Birds are known to respond to nest-dwelling parasites by altering behaviours. Some bird species, for example, bring fresh plants to the nest, which contain volatile compounds that repel parasites. There is evidence that some birds living in cities incorporate cigarette butts into their nests, but the effect (if any) of this behaviour remains unclear. Butts from smoked cigarettes retain substantial amounts of nicotine and other compounds that may also act as arthropod repellents. We provide the first evidence that smoked cigarette butts may function as a parasite repellent in urban bird nests. The amount of cellulose acetate from butts in nests of two widely distributed urban birds was negatively associated with the number of nest-dwelling parasites. Moreover, when parasites were attracted to heat traps containing smoked or non-smoked cigarette butts, fewer parasites reached the former, presumably due to the presence of nicotine. Because urbanization changes the abundance and type of resources upon which birds depend, including nesting materials and plants involved in self-medication, our results are consistent with the view that urbanization imposes new challenges on birds that are dealt with using adaptations evolved elsewhere.

1. Introduction

Urbanization is increasingly interesting to biologists as it causes significant changes to species composition, species interactions, and ecological and evolutionary processes [1,2]. Because organisms residing in cities are exposed to different environmental conditions from those in which they evolved, it is relevant to investigate how populations cope with such differences. Parasites affect most aspects of their hosts’ life history and are an important evolutionary force [3,4]. Potential changes in host–parasite interactions as a consequence of urbanization may thus influence which species are most able to exploit urban landscapes.
A variety of parasites cohabit with birds. Of these, ectoparasites are taxonomically widespread, and have severe negative impacts on host condition, reproductive performance and survival [35], both because of their direct effects (e.g. blood-sucking) and indirect effects (e.g. transmission of endoparasites) on avian health. These selective pressures have favoured the evolution of defence mechanisms such as complex immune systems or specific antiparasite behaviours [3,4]. Self-medication is an antiparasite behaviour in which substances produced by other organisms are exploited to increase fitness [6]. For example, some bird species incorporate aromatic plants into their nests, and it has been proposed that the volatile secondary compounds contained therein may either have antiparasitic properties [710] or stimulate the nestlings’ immune system [11].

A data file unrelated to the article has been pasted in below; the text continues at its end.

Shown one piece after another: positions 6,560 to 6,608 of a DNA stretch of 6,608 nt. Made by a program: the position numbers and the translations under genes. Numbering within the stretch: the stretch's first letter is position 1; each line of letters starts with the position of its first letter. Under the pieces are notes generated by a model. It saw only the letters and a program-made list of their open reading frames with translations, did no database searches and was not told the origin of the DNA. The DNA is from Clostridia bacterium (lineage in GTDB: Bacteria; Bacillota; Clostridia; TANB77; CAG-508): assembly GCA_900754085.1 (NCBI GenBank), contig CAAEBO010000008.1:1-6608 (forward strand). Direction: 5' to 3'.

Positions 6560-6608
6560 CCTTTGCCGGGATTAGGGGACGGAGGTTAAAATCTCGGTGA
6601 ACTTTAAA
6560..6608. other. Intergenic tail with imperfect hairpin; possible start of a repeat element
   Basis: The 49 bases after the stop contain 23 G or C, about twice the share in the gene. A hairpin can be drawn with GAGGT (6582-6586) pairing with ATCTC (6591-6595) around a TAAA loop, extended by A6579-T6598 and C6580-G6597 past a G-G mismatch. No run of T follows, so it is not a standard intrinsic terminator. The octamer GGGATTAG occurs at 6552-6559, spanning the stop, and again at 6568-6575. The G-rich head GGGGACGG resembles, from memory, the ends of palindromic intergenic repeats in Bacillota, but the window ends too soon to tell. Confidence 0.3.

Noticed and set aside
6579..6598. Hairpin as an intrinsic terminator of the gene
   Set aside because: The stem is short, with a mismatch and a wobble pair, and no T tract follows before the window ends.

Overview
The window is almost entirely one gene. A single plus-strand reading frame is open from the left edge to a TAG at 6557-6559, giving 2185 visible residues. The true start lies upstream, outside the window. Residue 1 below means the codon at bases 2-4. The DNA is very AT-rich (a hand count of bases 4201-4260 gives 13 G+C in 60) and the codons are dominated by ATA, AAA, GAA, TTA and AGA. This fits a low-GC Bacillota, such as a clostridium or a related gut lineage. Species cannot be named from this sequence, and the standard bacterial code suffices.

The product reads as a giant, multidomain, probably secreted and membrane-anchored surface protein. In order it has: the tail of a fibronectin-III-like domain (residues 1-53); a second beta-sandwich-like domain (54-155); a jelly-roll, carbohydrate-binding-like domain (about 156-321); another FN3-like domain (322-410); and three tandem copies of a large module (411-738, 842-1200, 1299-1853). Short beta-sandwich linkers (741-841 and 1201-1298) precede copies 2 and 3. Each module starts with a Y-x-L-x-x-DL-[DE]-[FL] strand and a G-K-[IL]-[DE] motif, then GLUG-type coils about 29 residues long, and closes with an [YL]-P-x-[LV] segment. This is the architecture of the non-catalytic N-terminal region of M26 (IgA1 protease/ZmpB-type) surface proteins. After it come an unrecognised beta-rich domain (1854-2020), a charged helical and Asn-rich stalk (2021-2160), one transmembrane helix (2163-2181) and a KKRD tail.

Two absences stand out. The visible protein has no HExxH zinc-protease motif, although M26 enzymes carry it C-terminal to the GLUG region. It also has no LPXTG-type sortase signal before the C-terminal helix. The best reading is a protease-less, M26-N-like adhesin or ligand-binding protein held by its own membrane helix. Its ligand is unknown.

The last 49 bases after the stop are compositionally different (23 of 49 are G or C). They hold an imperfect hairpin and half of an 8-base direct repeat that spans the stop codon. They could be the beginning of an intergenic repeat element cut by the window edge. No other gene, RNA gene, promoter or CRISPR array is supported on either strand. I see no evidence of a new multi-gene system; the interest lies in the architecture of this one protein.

Urbanization changes the abundance and type of resources available to birds, including nesting materials [12,13]; nest contents of urban birds represent a shift from natural to anthropogenic nesting materials [14]. In nests of some urban birds, cellulose cigarette butts are commonly found [1517]. Butts from smoked cigarettes retain substantial amounts of nicotine and other compounds that may also act as arthropod repellents [18]. Prominent among these is the alkaloid nicotine. This is an antiherbivore chemical derived from the tobacco plant (Nicotiana sp.), and has been used as an arthropod repellent in some crops [19] and for the control of ectoparasites in poultry [20]. Consequently, we hypothesized that cigarette butts may act as an ectoparasite repellent in the nests of urban birds. We conducted field measurements and an experimental field manipulation to evaluate the prediction that the presence of cigarette butts in nests reduces the abundance of nest-dwelling ectoparasites.

2. Material and methods

The study was conducted in an urban population of house sparrows (Passer domesticus; HOSP) and house finches (Carpodacus mexicanus; HOFI) breeding at the campus of the National University of Mexico (UNAM) in Mexico City during the reproductive season of 2011. Both multi-brooded species are widely distributed in cities and are known to incorporate cigarette butts in their nests [15,16].